Now let us look at the Mental Health implications of banning or restricting access to abortions as these can be far more grave. We cannot ignore the fact that this can lead to anxiety, fear, depression or even PTSD amongst people. Research has shown that within 1 week of being denied an abortion, women reported higher levels of anxiety, stress along with lowered self-esteem and life satisfaction when compared to those who had access to and received the abortion they sought. Additionally, for those who were already dealing with Mental Health issues, not allowing them access to an abortion can make their psychological situation even worse. This lack of bodily autonomy and losing a sense of agency can have negative implication for Mental Health, and this has also been seen in individuals who were not just denied abortions but also in those who were made to go through mandatory wait periods before receiving an abortion. Even for those who might not be actively looking to get an abortion, rules which take away their reproductive rights and human rights negatively impacts their Mental Health as they feel devalued as human beings and disrespected. Additionally, for those seeking abortions, they might struggle to speak to others or their Mental Health professionals in fear of being reported to law-enforcement and might also fear being judged or looked at as irresponsible or criminal. In situations like this where they are unable to exercise their right over their own bodies, it can lead to greater chances of postpartum mental health issues as well.

For those who will struggle or face barriers to seek abortions will also experience added distress which can have harmful effects on their psychological health. Research has also shown the impacts of unwanted pregnancy on people's lives - those who were denied abortions dealt with several years of financial turmoil as a result which impacted both the financial security of their children and their own Mental Health as caretakers. For those who might be pregnant unwillingly or under traumatic situations like rape, abuse or incest, being unable to access an abortion can be a continued stressful trigger as they are being forced into going ahead with something which is dangerous and distressing. Banning abortions will not only affect those who are pregnant and force them to carry unwanted pregnancies which can further lead to added intergenerational trauma, but even for those who are not pregnant may live in worry of the consequences of what might happen if they don't have a choice when they are pregnant. For those who might be managing a pregnancy which they cannot terminate while living in unhealthy and unsafe relationships can lead to higher rates of depression and profound Mental Health impacts while also magnifying the trauma associated with abuse, rape, sexual abuse or incest which resulted in the pregnancy.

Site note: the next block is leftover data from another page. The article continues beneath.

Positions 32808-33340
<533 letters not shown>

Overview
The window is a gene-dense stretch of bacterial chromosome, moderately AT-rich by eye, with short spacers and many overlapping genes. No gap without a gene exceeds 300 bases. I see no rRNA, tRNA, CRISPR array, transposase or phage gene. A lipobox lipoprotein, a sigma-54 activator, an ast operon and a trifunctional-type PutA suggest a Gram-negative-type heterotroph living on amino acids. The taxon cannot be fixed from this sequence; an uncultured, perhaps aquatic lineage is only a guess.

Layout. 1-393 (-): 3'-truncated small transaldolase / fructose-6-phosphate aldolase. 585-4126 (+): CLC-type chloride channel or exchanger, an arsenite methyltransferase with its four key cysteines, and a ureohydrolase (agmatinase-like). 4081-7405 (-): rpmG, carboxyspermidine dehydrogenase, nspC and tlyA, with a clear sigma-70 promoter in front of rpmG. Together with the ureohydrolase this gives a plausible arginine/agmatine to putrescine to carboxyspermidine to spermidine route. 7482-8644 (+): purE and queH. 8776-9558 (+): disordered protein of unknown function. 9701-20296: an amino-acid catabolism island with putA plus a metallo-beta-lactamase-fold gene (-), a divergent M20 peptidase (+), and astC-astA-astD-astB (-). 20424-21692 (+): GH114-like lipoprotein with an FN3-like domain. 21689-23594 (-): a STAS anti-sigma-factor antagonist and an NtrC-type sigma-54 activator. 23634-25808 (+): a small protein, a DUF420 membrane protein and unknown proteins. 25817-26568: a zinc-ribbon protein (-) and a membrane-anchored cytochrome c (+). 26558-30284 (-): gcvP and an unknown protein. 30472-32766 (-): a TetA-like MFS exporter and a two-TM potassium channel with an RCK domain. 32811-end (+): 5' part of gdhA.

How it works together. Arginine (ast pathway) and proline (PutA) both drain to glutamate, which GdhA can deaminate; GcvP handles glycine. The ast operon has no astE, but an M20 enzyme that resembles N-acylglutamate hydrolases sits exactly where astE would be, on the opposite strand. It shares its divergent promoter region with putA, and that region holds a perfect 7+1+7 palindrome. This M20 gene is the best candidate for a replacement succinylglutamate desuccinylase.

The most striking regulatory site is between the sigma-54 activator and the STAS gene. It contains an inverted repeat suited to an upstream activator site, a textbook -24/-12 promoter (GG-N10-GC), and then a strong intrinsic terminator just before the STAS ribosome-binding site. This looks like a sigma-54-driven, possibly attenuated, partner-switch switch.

There may be several reasons why an individual might consider or need an abortion and depending on their final decision, they will experience a range of emotions. What we need to remember is that not only do we need to create safe spaces for people to share what they are going through but to also ensure that individuals have a sense of bodily autonomy and a free choice in matters which concern them.


Written by: Vedica Podar

July, 2022